Technology Guide

How Regenerative Braking Works

Whenever we slow down, most often than not, we use the car’s brakes? Well, did you know that whenever we brake, we effectively waste energy in the process? Neither did I, actually, and here is why we are actually wasting precious energy whenever we use the brakes.

Our car’s engine produces the power that propels our car forward, and that, of course, uses energy, and whenever we lift off the gas pedal, the car can continue to keep moving forward, because it still has what we call, kinetic energy. When we use the brakes, the kinetic energy is converted into heat through the friction between the brake pads and the brake discs. If we try remembering our high school physics, heat is a form of energy, and the law of conservation of energy states that energy cannot be created nor destroyed, which brings me to the question, where does all the heat go? This is where regenerative brakes gain its purpose.


Energy Flow Monitor In A Toyota Highlander Hybrid In Electric-Only Mode

Regenerative brakes are designed to use or convert all the wasted heat energy into something much more useful, like electricity, but how is this converted into electricity? First, let’s talk about what powers our car’s electronics. The alternator.



usalt-3710         OLYMPUS DIGITAL CAMERA

Conventional alternators are always on, constantly charging our car’s battery in order to supply electrical energy to the vehicle’s electronics, which also means constantly sapping power from the car’s engine. In a car with regenerative brakes, the car’s alternator switches on only when you lift your foot off the gas pedal, charging the car’s battery through the spinning of the wheels from the car’s momentum, or whenever you step on the brake pedal, and the heat produced in the brakes feed the alternator, charging the car’s battery. The alternator turns off whenever you step on the gas pedal, with the duty of sending electricity to power the electrical systems left solely to the batteries, which means that the alternator only saps power from the engine whenever we brake or coast.


Energy Flow Monitor In A Toyota Prius When Braking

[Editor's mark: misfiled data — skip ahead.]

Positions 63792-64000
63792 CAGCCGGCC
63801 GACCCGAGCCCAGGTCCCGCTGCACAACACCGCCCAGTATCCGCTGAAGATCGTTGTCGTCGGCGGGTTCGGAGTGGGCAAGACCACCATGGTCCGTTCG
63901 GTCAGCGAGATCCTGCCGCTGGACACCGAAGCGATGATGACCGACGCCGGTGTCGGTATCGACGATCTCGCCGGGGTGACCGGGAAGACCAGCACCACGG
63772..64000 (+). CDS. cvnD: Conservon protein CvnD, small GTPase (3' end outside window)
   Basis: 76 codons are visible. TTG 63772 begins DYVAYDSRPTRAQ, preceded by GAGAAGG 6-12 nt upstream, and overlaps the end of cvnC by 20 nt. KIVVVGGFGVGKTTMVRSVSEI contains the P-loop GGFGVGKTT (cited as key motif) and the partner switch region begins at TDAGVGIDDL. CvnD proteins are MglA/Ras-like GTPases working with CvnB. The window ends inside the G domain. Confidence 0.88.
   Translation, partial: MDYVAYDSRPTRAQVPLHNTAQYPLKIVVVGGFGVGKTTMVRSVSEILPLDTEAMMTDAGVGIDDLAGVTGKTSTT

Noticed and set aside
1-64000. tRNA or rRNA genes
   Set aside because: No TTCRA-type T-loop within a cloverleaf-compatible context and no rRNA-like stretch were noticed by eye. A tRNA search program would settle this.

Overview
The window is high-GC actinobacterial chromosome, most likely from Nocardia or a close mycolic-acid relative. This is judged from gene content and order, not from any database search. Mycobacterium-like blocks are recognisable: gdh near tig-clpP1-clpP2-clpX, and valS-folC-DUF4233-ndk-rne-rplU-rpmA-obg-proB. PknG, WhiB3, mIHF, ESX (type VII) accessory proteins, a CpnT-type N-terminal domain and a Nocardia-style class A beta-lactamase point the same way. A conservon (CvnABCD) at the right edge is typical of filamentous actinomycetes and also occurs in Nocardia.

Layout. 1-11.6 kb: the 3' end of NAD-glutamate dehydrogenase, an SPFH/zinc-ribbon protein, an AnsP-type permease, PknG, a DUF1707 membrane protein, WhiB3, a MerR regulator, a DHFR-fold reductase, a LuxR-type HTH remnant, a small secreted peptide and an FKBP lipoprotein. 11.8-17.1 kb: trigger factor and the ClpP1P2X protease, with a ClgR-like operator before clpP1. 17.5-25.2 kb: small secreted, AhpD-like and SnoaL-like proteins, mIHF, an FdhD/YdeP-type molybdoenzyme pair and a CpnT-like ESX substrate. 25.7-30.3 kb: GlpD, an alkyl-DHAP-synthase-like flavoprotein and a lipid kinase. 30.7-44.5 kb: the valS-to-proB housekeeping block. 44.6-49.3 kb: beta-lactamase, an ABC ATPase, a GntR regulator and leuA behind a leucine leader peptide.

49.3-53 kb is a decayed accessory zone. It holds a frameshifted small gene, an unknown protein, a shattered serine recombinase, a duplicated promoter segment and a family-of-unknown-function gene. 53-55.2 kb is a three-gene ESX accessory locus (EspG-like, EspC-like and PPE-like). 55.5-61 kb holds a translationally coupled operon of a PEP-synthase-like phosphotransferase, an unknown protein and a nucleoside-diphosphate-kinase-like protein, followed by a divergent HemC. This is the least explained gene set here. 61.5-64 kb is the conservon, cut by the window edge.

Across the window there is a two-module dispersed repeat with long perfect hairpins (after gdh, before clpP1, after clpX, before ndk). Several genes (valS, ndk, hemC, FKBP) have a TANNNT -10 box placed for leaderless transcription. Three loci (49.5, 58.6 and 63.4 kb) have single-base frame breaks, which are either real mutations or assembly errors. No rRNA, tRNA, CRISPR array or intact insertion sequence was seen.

All hybrids and EVs have regenerative brakes as standard since keeping the batteries charged in these types of vehicles is essential in order provide the proper propulsion for these types of vehicles. For non-hybrids, regenerative brakes are used to power the car’s electronics, having been equipped as standard on all BMWs for nearly a decade since the launch of their BMW EfficientDynamics program. While the system may sound perfect, there is a more innovative way in storing this energy, for non-hybrids at least, all thanks to the intelligent folks from Mazda.


Typical regenerative braking systems charge a battery, but the problem is, batteries can’t be charged and discharged in quick successions, a clear observation we see whenever we charge our gadgets. This is where Mazda’s i-ELOOP system comes in to save the day. In Mazda’s i-ELOOP system, instead of charging the car’s batteries, the regenerative brakes charge what Mazda calls an EDLC, or an Electric Double Layer Capacitor. A capacitor is like a battery, but it can be charged fully and be discharged completely in a matter of seconds. This doesn’t mean that Mazdas do not have batteries. Instead, the capacitor acts as sort of like an assistant to the car’s battery. The capacitor supplies power to the car’s electronics whenever you step on the gas pedal, while the battery supplies power to the car’s electronics whenever you release the gas pedal, in which at the same time, the alternator charges the capacitor. Through this system, Mazda claims that it doesn’t just reduce the load from the car’s engine, it also reduces the load from the car’s battery, making it last longer than usual.

What are the advantages of these systems you may ask? Well, first is performance. These systems limit the alternator from sapping energy from the car’s engine, meaning that 100% of the engine’s power goes through where it should be going through in the first place, the car’s wheels. This also improves engine response, making your car even more fun to drive. Another inherent advantage is fuel economy. Since the engine is free from providing power to the car’s alternator whenever we need more power while driving, the engine is doing a lot less work than usual. Real world testing has proven that regenerative braking systems have improved a car’s fuel consumption by as much as 3-10%, and this is simply through an intelligent solution that recycles a car’s wasted heat energy whenever we use the brakes.

These are the cars on sale in the Philippines equipped with regenerative braking. 

The Entire BMW Line-Up


Mazda 3 (2.0 R Variant) – P1,195,000 – P1,198,000 (Add P16,000 for Soul Red Paint)


Mazda 6 – P1,745,000 (Add P16,000 for Soul Red Paint)

new mazda 6

Honda CR-Z – P1,390,000 – P1,950,000 (Add P20,000 for Pearl Paint Finish)


The entire Lexus hybrid line-up (ES Hybrid and IS Hybrid Not On Sale In The Philippines)


Of course, no one will forget the car that made the hybrid popular in the first place. The Toyota Prius (P2,250,000 +P15,000 for White Pearl), and its newer, smaller derivative, the Prius C (P1,475,000 + P15,000 for White Pearl)

prius2  toyota-prius-c

Aware of other vehicles sold in the Philippines with regenerative braking that weren’t included on this list? Just send me a tip!

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